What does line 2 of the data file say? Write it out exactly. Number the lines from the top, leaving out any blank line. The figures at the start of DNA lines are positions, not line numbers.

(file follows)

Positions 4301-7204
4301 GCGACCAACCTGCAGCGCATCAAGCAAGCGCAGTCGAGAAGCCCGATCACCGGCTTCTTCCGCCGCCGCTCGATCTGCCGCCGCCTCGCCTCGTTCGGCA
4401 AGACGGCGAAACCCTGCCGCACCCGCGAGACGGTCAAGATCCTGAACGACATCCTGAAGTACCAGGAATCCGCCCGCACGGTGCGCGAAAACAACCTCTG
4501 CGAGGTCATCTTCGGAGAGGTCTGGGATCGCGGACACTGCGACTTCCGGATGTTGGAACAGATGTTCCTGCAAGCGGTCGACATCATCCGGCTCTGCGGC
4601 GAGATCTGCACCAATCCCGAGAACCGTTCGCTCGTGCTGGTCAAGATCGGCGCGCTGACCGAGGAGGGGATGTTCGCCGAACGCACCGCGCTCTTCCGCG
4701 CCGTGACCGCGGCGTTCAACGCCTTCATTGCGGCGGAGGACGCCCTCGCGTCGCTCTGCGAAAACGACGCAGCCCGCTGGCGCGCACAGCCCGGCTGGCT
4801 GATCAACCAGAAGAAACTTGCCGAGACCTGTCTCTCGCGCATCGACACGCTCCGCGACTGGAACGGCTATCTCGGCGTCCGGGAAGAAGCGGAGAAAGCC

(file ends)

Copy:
4301 GCGACCAACCTGCAGCGCATCAAGCAAGCGCAGTCGAGAAGCCCGATCACCGGCTTCTTCCGCCGCCGCTCGATCTGCCGCCGCCTCGCCTCGTTCGGCA